by John Hoffman
Steve is used to the looks he gets from salespeople when he gives his teenaged daughters advice on what colour makeup to buy. He got similar looks when he took 16-year-old Anna to buy a prom dress. He really got looks when he took Anna and Siobhan to buy their first bras. It might be a bit unusual for a father to do all those things. But Steve’s wife happens to hate shopping. He likes it.
I don’t mean to suggest every dad ought do these sorts of things with his daughters. The point is that Steve and his girls are comfortable together and they can talk about girl things. That ties into the only two pieces of advice I’ll offer up for fathers of teenagers (regardless of gender): keep talking no matter what, and keep finding things you like to do together.
Being a father is all about the relationships. That’s true for all ages of children, of course. But maintaining a good relationship can be more difficult once kids hit the teen years. They spend a lot more time away from us. Their lives become more centred around their friends. They don’t need us as often or as much – except maybe to get a ride somewhere.
Some dads and teens have no trouble finding things to talk about. They might share interests like sports, politics, hiking or, you know, shopping. But sometimes, when the teen is not much of a talker, or there are shared interests, parents and teenagers can almost get out of the habit of pleasant conversation. It can get to the point where most conversations are about what we want our child to do (or not do). When are you going to do your homework? Clean up your room. How many times do I have to tell you to hang up your jacket? Don’t talk to your mother like that!
It’s important to have pleasant, or at least, untense, conversations too. One of the best pieces of advice I ever heard about raising teenagers came from my uncle. He said, “Be ready to listen when they are ready to talk.” Teenagers aren’t always in the mood for talking when we think it’s time to talk. So it’s important to take the opportunity to listen (and talk) when it comes up. I used to have some of my best conversations with my teenaged boys when I was driving them places.
For one thing, if you keep talking you’ve got a better chance of having your kid come to you about things that are really important. Steve’s daughter Anna has reached the age where a lot of kids start “partying.” Steve and Anna have talked about drinking. He knows she’s been to parties where she’s “had a drink or two.” They’ve talked about how to do it safely. He’s even driven her to parties and picked her up. Does that seem permissive? Here’s how Steve looks at it. “Once you start forbidding things, that’s when you run into problems,” he says. “Some of Anna’s friends go to the same parties, but they lie to their parents about it. At least I know where she is and what she’s doing and I can talk to her about how to stay safe.”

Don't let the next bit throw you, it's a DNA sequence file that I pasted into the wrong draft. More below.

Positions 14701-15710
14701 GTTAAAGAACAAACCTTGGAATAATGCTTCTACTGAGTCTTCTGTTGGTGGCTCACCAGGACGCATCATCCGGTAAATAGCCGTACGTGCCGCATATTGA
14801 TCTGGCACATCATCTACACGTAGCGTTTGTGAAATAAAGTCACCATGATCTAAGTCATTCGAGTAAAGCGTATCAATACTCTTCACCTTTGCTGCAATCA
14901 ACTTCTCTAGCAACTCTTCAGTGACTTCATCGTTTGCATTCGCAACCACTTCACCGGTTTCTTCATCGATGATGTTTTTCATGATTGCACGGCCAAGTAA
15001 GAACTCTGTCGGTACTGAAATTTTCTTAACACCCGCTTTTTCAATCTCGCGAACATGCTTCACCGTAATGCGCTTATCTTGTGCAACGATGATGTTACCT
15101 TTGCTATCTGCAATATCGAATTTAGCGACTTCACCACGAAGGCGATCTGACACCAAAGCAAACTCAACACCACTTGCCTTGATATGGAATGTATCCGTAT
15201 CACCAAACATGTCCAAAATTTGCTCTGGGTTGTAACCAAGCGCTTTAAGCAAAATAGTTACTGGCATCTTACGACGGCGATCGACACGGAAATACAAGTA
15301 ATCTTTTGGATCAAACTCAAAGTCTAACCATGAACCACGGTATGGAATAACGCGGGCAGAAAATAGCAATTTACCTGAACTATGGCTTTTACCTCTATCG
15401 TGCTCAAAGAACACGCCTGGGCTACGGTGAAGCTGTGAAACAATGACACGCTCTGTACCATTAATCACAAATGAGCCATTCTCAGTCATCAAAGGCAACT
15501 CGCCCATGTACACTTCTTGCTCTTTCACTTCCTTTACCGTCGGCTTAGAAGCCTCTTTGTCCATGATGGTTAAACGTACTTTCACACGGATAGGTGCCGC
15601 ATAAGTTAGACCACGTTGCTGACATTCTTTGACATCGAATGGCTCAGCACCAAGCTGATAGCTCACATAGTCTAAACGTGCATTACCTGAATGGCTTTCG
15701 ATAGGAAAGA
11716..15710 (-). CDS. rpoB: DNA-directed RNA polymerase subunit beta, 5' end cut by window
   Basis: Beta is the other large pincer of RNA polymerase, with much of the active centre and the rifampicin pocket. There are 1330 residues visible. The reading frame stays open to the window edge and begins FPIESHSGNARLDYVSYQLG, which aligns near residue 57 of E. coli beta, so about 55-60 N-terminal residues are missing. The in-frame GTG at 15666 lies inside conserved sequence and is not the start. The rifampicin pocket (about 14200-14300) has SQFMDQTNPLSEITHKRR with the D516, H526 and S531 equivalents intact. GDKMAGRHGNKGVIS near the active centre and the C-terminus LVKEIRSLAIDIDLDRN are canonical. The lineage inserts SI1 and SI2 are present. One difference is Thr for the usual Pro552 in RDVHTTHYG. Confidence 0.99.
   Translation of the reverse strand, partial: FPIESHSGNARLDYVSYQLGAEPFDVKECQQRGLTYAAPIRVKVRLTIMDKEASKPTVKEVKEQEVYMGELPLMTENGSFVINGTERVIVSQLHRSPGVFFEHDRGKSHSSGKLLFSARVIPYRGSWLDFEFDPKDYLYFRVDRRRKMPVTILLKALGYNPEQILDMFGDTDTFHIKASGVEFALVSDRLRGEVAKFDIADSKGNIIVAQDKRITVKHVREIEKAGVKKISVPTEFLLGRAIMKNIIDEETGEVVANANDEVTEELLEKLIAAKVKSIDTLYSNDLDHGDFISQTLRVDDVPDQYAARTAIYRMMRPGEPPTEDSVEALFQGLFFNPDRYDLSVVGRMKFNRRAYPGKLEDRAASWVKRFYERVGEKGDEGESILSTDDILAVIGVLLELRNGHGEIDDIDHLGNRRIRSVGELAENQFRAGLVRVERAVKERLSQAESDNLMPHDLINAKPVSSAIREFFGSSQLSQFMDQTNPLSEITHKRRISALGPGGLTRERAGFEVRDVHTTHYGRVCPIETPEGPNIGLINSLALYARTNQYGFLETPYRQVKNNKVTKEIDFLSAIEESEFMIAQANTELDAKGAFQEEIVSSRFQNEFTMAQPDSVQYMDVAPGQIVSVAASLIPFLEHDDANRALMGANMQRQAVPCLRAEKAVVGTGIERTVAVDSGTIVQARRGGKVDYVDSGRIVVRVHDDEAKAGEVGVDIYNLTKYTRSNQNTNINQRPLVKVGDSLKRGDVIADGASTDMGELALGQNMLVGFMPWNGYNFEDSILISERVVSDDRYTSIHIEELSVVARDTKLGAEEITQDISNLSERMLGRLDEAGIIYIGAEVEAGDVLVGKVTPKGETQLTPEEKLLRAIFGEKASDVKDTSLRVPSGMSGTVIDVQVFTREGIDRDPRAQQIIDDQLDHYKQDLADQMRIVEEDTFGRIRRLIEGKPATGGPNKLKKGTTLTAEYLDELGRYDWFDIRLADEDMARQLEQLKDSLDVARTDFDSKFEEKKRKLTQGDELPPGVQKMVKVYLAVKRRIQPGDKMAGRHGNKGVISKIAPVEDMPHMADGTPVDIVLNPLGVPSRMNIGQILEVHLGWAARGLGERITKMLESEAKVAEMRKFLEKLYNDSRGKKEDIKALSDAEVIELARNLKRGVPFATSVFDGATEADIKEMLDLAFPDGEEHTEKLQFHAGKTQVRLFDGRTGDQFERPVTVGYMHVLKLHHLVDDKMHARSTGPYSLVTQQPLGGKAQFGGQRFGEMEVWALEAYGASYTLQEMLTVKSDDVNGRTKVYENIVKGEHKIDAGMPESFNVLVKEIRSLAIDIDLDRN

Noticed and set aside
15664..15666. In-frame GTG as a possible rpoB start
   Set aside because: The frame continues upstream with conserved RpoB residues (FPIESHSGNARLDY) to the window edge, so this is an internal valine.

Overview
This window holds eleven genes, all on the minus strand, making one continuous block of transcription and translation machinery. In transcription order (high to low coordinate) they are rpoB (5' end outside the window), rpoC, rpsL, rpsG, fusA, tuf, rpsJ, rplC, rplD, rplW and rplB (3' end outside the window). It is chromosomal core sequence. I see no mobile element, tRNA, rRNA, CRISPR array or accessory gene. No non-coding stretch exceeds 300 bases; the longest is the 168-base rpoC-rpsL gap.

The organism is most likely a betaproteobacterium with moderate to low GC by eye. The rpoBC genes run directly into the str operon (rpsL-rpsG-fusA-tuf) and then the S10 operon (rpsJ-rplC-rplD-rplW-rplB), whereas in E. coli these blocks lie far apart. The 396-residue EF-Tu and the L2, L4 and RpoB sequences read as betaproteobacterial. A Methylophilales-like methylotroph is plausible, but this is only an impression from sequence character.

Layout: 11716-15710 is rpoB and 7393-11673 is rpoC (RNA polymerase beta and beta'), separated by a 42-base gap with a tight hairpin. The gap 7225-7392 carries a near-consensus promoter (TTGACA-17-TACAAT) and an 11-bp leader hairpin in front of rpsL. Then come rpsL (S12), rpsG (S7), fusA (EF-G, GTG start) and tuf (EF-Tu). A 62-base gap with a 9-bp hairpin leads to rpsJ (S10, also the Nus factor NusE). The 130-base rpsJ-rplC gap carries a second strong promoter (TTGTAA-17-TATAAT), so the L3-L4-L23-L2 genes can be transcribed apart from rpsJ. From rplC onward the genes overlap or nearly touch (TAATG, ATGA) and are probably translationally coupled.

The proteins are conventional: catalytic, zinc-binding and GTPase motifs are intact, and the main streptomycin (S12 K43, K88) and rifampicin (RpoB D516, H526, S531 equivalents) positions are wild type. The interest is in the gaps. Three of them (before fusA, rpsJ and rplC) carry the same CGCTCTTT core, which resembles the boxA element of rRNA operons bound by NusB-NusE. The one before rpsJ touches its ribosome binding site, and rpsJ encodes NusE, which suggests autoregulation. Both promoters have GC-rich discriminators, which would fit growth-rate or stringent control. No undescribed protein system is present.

I’m not saying Steve’s approach to partying is the right way for every family. But I do think it’s good that Steve and Anna are talking and that they have the kind of relationship where Anna knows she can talk to her dad.
How things go with your teenager(s) will depend on a lot of factors – your personality, your child’s personality, who their friends are, whether they have problems in school, and lots of other things. So, no one can say, “just do x, y o z, and you’ll be fine.” But, apart from keeping the lines of communication open I have one other thought: Don’t forget to be nice.
That might sound foolishly simple. But I’ve met teenagers who were really hurting because their parents seem to have forgotten to be positive with them. It always ate at my heart the way these kids seemed to hunger for positive contact with a nice adult. Sure, they often had issues going on that probably made it hard for parents to be nice. Maybe they didn’t follow house rules. Maybe they got into trouble. Even so, they still need to feel that their parents like them and can see the good in them.
The way I see it is, we’re the adults. It’s our job to rise above the difficulties. So whatever is going on with your teenager, try to remember that they still need our love and support. And I don’t think we can assume that they just know we love them. They have to see it and feel it. Having good times together helps. Shared good times are sort of like bank account deposits. They build up our relationships. A good relationship puts you in a better position to keep having influence over your teen even though you have less control than you did in the past.
My kids’ teen years had their tough moments. But overall, I enjoyed them – a lot more than I expected. I know other people who would say the same thing. I hope you have a great time raising your teenagers. But if you’re having a hard time, keep talking and don’t forget to be nice.
Do you have any wisdom to share about what works and doesn’t work for raising teens? Share them in the comments section.